London: Britons trying to buy things from the European Union face higher charges and slower processing times, unless the UK government can secure a Brexit deal, according to official analysis published on Thursday.

Brexit Secretary Dominic Raab published 25 technical notes setting out how businesses and citizens should prepare for the possibility of talks with the bloc collapsing. While he is keen to minimise such problems and emphasise that life will continue as usual, the papers list a series of areas where companies and voters will face difficulties.

“It is not what we want,” Raab said in a speech in London. “And it is not what we expect, but we have to be ready.”

Many of these are in the area of financial services, where the UK is tightly integrated into the EU’s structure. The nine-page banking document warns that British companies will lose access to European payments infrastructure such as TARGET2 and the Single Euro Payments Area.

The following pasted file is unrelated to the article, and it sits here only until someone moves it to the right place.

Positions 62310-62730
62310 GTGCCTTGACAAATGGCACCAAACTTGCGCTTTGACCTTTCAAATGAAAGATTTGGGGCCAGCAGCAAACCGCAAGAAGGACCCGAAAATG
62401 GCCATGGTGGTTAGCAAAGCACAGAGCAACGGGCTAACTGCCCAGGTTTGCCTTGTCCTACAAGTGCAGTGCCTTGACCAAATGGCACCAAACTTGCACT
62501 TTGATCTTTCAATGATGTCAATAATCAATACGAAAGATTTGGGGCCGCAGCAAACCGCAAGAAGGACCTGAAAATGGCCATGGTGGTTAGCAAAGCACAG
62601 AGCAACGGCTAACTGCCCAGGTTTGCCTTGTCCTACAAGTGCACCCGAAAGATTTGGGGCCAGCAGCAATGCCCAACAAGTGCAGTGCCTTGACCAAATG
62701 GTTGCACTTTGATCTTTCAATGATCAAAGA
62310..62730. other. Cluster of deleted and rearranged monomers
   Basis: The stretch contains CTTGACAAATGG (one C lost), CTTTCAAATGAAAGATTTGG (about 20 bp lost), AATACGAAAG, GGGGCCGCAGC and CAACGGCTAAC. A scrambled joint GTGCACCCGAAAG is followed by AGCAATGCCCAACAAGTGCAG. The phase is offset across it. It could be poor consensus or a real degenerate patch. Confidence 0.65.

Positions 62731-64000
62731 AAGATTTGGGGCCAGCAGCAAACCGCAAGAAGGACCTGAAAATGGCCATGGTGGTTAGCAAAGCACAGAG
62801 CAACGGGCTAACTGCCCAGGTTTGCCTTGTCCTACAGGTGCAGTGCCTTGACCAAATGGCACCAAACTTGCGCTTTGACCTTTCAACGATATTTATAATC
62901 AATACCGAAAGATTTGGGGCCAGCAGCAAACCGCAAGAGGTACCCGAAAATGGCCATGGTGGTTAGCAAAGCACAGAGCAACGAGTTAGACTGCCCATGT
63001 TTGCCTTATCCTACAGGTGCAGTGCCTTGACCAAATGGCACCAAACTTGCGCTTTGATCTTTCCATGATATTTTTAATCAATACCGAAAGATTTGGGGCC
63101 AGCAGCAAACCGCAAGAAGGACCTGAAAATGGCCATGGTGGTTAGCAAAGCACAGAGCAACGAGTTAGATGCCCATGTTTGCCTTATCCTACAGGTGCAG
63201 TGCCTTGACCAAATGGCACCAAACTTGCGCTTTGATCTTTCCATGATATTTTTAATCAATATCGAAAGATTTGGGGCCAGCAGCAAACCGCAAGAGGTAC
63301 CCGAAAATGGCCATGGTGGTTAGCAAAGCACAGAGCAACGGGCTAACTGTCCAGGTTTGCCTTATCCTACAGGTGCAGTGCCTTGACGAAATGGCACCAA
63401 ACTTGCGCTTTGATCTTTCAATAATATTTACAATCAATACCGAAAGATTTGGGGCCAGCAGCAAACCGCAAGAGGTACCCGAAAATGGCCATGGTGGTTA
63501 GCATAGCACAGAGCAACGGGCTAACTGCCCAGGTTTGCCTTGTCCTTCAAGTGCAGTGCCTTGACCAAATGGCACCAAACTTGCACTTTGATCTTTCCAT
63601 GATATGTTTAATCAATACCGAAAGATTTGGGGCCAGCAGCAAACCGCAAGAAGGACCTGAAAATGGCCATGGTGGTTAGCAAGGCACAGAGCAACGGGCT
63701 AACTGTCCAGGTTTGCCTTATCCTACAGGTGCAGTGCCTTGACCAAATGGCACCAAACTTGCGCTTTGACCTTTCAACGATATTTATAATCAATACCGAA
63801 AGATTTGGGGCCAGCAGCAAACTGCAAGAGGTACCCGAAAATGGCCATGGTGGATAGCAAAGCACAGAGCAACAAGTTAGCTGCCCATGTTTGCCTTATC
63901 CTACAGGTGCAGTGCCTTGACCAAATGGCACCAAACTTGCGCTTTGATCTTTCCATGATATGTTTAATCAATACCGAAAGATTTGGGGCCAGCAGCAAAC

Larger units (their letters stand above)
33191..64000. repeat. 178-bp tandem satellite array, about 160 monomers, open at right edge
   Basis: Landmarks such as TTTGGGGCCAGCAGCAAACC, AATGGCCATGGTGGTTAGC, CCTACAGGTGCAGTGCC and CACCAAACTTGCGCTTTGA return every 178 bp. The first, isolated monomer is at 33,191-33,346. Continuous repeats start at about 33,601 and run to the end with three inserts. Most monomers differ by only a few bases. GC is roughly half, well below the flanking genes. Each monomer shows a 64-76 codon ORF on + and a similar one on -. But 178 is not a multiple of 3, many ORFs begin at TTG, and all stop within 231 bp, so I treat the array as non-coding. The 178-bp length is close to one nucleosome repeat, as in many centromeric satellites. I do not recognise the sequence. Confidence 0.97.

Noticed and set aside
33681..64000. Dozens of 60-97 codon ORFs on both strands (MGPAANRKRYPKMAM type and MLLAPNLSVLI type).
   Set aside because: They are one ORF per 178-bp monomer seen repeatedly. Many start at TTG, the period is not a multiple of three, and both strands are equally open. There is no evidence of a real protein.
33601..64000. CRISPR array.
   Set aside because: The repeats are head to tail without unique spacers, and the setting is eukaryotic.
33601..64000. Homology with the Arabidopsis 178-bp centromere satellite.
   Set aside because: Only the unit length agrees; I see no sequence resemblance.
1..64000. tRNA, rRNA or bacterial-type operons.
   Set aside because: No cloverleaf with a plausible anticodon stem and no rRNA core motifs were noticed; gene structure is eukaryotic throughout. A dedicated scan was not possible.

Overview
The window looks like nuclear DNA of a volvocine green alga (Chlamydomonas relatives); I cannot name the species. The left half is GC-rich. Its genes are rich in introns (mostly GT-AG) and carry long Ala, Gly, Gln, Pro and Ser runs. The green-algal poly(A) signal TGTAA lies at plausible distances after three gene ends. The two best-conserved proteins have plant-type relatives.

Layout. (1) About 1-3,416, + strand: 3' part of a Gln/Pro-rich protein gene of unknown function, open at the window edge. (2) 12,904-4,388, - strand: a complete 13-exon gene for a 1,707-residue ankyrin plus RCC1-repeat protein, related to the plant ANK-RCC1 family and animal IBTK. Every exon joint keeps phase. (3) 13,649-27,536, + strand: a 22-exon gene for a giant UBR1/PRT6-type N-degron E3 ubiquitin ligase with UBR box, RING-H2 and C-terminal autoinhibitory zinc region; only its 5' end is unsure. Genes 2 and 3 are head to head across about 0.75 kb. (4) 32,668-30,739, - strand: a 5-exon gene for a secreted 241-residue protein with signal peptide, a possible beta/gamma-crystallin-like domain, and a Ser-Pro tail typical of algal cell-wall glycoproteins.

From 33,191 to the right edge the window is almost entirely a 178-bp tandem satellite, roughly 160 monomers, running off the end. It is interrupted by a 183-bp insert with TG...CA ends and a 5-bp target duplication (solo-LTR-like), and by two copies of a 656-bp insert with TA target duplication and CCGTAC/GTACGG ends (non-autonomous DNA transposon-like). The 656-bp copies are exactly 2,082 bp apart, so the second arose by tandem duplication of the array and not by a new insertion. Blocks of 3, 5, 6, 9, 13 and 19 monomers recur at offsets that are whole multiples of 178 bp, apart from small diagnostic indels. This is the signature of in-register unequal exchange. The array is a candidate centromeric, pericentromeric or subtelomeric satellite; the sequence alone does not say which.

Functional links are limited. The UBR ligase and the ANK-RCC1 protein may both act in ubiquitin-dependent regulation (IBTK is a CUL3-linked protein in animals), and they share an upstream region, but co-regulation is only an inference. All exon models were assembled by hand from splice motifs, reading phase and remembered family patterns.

Customers “could face increased costs and slower processing times for Euro transactions,” the paper says. “The cost of card payments between the UK and EU will likely increase.”

That’s because an EU rule preventing surcharges on transactions would no longer apply. Meanwhile, people in Europe who rely on UK banking services “may lose the ability to access lending and deposit services, insurance contracts.” Without saying so explicitly, this could affect British retirees living in EU countries such as Spain that receive their pensions in UK banks.

At an institutional level, UK investment banks will have more difficulty selling services into the EU. The government concedes it won’t be able to guarantee the derivatives contracts will still operate between EU and UK forms. UK exchanges may not be able to list EU companies.

Other businesses that trade with the EU are urged to “take account of the volume of their trade.” Goods coming in and leaving would need customs declarations and importers would need to register. These extra series of steps will inevitably raise prices for British consumers.